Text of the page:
Monday, November 29, 2004
Glad Tidings

In the wake of Team Reform's election day drubbing it became fashionable to whine that state GOP legislative candidates were overcome by a "Kerry tidal wave" that swept across the Commonwealth. (source: Boston Globe, 11/3/2004)

So we went to the numbers to see if this theory held water.

Four years ago, 32 percent of the Massachusetts electorate voted for Bush/Cheney. This year, Bush/Cheney received 37 percent of the state's vote. In other words, a greater percentage of Massachusetts voters voted against John Kerry in 2004 than voted against Al Gore in 2000.

Four years ago, Al Gore beat George Bush in Massachusetts by 737,985 votes. This year, John Kerry beat George Bush by 726,753 votes. From 2000 to 2004 the Dems margin of victory actually fell by 11,232.

George W. Bush received 1,067,163 votes in the Commonwealth in 2004. That is the highest Republican vote since 1988, when Michael Dukakis beat Bush I/Quayle. (source: Sec of State's office, PD43)

Finally, the 2004 total number of votes cast (2,888,083) was 5.6 percent higher than the total number of votes cast in 2000 (2,734,006). And while the number of Democratic votes increased by 10.9 percent from 2000 to 2004, the number of Republican votes increased by 21.4 percent.

If there was a Kerry tide in 2004, it barely covered the lowest clam beds.

But at least the election solidified the state GOP, right? After all, the 37 percent of the electorate who voted for Bush also voted for Republican legislative candidates.



We reviewed the state Senate races. A total of 624,220 votes were cast for Republican candidates to the upper chamber. That's just 21.6 percent of the electorate who voted for a presidential elector.

Okay, so not every person who voted for president cast a vote for state Senator. While 2,888,083 voted for presidential electors, only 1,929,513 voted for a state Senator. That means that the total vote cast for Republican state Senate candidates (624,220) may have been smaller than the total number of blanks that were registered across the board.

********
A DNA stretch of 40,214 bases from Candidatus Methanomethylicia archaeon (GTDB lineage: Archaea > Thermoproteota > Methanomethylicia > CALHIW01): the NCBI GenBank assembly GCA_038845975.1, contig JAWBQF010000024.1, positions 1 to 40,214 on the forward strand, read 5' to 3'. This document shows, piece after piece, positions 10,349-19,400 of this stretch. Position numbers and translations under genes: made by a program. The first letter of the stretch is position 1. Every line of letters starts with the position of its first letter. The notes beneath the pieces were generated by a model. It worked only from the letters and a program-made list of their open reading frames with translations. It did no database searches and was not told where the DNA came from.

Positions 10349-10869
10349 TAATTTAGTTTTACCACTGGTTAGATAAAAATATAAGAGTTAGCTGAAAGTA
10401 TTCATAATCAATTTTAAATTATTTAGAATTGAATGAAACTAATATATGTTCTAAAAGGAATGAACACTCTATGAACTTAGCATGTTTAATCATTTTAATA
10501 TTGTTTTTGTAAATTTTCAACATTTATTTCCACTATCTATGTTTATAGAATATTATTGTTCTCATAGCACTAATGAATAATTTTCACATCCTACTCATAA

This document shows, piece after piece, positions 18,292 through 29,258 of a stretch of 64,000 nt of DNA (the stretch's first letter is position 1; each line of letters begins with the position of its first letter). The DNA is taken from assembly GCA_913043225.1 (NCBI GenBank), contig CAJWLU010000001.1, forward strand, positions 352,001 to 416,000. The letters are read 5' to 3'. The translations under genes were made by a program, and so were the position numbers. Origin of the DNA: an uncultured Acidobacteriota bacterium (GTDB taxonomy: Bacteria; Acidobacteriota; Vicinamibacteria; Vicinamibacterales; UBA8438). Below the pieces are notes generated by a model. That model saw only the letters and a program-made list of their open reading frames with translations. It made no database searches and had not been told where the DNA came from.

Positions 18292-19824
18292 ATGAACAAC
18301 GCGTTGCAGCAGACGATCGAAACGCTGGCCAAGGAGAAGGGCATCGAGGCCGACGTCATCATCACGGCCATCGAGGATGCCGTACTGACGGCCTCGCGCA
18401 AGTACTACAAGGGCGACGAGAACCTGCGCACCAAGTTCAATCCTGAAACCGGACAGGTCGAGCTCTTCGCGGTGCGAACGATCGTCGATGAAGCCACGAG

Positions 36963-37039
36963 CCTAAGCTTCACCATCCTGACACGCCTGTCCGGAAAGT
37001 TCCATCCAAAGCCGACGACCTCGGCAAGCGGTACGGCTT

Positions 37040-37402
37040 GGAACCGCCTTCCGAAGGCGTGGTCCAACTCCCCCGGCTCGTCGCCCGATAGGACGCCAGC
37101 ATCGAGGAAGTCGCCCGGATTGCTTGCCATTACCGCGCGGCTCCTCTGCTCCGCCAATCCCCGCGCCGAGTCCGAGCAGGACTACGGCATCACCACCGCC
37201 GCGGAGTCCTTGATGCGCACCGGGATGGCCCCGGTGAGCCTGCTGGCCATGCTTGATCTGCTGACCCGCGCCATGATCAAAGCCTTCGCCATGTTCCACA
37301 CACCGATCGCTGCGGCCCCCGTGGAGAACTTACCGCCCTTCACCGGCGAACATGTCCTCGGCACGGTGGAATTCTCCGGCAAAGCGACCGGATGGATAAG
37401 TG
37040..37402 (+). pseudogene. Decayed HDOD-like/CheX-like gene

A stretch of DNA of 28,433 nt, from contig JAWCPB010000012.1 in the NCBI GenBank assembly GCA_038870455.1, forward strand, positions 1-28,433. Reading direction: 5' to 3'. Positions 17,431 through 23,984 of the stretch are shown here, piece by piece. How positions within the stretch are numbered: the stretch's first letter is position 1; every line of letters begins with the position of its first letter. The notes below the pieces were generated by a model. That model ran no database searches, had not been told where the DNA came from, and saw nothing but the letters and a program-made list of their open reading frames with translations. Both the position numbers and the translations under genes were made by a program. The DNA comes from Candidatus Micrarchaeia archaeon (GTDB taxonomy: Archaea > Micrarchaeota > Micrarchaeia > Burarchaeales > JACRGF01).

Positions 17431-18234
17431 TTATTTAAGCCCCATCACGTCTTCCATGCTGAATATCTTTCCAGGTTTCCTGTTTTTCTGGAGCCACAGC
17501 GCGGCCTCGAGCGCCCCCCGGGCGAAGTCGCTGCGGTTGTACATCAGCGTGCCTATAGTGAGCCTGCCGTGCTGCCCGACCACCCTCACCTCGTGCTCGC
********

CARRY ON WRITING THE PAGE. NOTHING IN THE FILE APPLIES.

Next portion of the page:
Think we're being unfair? We'll put it another way. If 1,929,513 persons cast a state Senate vote, and 624,220 voted Republican, Team Reform can say that Republicans won 32.7 percent of the state Senate votes - in a state where 37 percent of the electorate voted for a Republican president.

The Fraud Governor couldn't deliver Massachusetts for the Republican presidential election, or the Republican presidential vote for the Massachusetts election.

Okay, so there's a wee bit of good news for Willard Mitt in the dark cloud that was November 2004. In 72 communities across the Commonwealth, the percentage of Republican votes for state Senate seats equalled or exceeded the percentage of votes cast for George W. Bush. Unfortunately, the wee bit of good news ends there. Because these 72 communities cast ballots for 15 combined Senate candidates, and only three of them (Brown, Tarr and Tisei) won. These three were all incumbent legislators.

Which means that not one of Willard Mitt's reform outsiders survived Election Day, 2004. Despite the fact that more persons voted for George W. Bush in Massachusetts than cast ballots for Ronald Reagan in 1980. (source: Sec of State's office, PD43)

Three weeks after their election day drubbing, Team Reform unveiled tighter welfare policies. Under their plan, the workfare requirements for Massachusetts welfare recipients would be lengthened, including for those persons who have disabilities. (source: Boston Globe, 11/25/2004.)

The Fraud Governor, in explaining his policy, said, "what we're saying is that even folks with disabilities can engage in "productive work activities."

Too bad Willard Mitt doesn't expect productive work activities from Alex Dunn, Tagg Romney and the other architects of his failed 2004 campaign.


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